Let’s take a look at why people use self storage, and why it is a growing market.
1. Your space is worth more than a storage unit
Depending on your location & living situation, you could make a lot more money by clearing out a spare room, putting the contents in storage & renting that room to someone else.
Storing the contents of a spare bedroom would cost you about $205/month1. Renting that spare room to someone could net you a lot more; in my case (I rent out my spare room) it nets me $800/month.
2. Storage during renovations & construction
Building a new house? Renovating an old one? Self storage ensures protection of your assets while you work on improving another. Again, only a temporary use for self storage, but a use none the less.
3. Storage in inner-city areas
Let’s say you own a boat, motorbike or quad bike that you use on the weekends for a bit of fun. You live in an inner-city area and there’s no room to store it near your apartment. On-street parking is sometimes available, but the cost of insurance skyrockets because the chances of it getting stolen in the middle of the night are quite high. It’s far cheaper to put it in storage.
Insurance rates for parking the item in a secure storage facility are much, much lower than they would be for parking a boat & trailer on the street & insuring it appropriately with a third-party insurance company. Furthermore, some facilities are starting to charge only while the vehicle is actually in storage – so if you take it out all weekend, you won’t have to pay storage fees for it.
4. Changes in family or financial situations
If something in your life changes, it can be beneficial to use self storage as an interim measure. A death in the family means that often time is needed to sort through affairs and belongings, and a few months of storage can help to relieve the pressure during this difficult time.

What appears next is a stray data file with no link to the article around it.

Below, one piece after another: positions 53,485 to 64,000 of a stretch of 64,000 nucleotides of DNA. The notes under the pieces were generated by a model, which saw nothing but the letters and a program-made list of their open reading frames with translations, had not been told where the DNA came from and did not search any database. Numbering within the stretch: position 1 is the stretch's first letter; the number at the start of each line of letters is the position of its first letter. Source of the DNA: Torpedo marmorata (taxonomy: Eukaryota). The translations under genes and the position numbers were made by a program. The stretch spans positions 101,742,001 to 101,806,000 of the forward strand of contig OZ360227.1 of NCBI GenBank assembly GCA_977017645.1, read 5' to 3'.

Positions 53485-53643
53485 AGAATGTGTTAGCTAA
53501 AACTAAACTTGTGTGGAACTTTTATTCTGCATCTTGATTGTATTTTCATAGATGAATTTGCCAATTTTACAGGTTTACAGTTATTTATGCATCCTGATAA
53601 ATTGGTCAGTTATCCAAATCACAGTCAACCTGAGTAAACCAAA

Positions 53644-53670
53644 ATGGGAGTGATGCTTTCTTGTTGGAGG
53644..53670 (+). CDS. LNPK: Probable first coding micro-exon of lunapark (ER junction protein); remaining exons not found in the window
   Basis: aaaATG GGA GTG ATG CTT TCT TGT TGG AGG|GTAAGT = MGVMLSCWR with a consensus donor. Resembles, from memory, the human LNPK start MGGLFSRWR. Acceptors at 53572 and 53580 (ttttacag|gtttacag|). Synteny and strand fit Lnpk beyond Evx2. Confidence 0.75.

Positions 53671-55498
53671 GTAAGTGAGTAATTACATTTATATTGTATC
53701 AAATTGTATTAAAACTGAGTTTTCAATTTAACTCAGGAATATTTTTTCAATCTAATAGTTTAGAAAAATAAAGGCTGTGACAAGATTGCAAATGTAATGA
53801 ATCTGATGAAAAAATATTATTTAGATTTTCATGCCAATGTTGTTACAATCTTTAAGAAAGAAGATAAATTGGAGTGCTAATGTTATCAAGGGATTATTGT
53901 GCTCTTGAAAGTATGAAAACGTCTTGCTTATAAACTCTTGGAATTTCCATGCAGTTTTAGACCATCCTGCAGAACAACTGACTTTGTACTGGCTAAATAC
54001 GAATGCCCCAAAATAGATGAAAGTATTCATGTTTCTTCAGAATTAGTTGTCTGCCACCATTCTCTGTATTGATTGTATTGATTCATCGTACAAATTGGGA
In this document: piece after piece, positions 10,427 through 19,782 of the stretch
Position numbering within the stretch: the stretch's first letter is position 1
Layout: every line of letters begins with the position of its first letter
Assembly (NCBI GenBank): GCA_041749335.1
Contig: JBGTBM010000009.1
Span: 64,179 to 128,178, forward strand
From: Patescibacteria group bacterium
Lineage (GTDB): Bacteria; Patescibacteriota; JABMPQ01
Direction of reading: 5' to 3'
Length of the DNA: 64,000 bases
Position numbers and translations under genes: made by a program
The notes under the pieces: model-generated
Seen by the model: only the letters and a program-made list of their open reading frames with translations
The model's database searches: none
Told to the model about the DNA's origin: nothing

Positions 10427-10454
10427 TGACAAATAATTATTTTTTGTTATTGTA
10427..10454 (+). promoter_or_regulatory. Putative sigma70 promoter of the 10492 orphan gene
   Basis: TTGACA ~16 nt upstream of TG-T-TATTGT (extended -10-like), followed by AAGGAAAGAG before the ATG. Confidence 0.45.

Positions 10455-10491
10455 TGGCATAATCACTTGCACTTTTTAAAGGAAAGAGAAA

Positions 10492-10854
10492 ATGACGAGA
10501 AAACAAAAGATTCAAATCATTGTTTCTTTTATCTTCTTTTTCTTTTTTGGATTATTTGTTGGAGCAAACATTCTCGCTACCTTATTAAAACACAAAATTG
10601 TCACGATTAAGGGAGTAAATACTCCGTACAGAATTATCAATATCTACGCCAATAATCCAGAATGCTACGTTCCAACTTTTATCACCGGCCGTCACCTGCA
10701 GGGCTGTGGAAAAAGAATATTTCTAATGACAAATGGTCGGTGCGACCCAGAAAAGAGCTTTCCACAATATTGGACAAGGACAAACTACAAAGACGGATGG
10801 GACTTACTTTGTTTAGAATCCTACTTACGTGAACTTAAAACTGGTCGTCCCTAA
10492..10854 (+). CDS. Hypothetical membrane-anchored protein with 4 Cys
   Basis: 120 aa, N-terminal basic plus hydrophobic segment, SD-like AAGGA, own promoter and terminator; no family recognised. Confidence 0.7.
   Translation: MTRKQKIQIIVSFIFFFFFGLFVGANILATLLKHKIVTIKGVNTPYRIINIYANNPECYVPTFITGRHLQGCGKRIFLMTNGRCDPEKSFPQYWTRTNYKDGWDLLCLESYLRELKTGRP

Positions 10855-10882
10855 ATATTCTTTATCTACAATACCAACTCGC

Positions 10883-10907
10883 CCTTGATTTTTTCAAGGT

A divorce may also lead to a drastic change in living circumstances – goods can be placed in storage while the situation is settled. Should you change jobs and need to move interstate, or even a loss of job & the need to downsize living quarters temporarily, can all lead to the need for a self storage facility. Store your goods temporarily as you sell them off & move house, etc.
5. Moving back home
The kids have just turned 18 and they’ve left the nest. A year later, you get the call: “Mum… it hasn’t worked out. Can I move back in?”. This one’s pretty self-explanatory!
6. Not everything needs to be on-hand 24/7
Storage can also be used for wine, data & record-keeping or documents. If you run a small home business, you’ll need to keep all of your documents & invoices on file for a certain amount of time (a legal taxation requirement in most countries). Whether you run a home accounting business or are a graphic designer with a home office, you’ll need somewhere to put those documents.
Keeping these files in a small self storage locker (as opposed to one or two large filing cabinets in the home) is a cheap, cost-effective way to un-clutter your home office & leave room for other things like a second desk for a co-worker, a bookshelf for reference materials or a more appealing & presentable office if you have clients over.
Whether it’s a model train set or playing on your own flight simulator (see below), most hobbies take up space. Besides, a hobby can bring great joy. A lot more joy than a room full of accounts for the home business.
As you can see, it really depends on your circumstances, your reasons for using self storage and the amount of space you rent2.
1. This is the average monthly fee for a 9sqm storage unit in a capital-city based storage facility. Source: Self Storage Association of Australasia Almanac (2010 edition).
2. The number of storage units has increased steadily each year, since 2005. However, the size of units has decreased since 2006, showing that there is a greater demand for smaller units & that people are storing less than they used to. Source: Self Storage Association of Australasia Almanac (2010 edition). Again, it all depends on what you’re storing, the amount of space you’re paying for in storage Vs. the amount of space you’re saving at home for other (better?) things.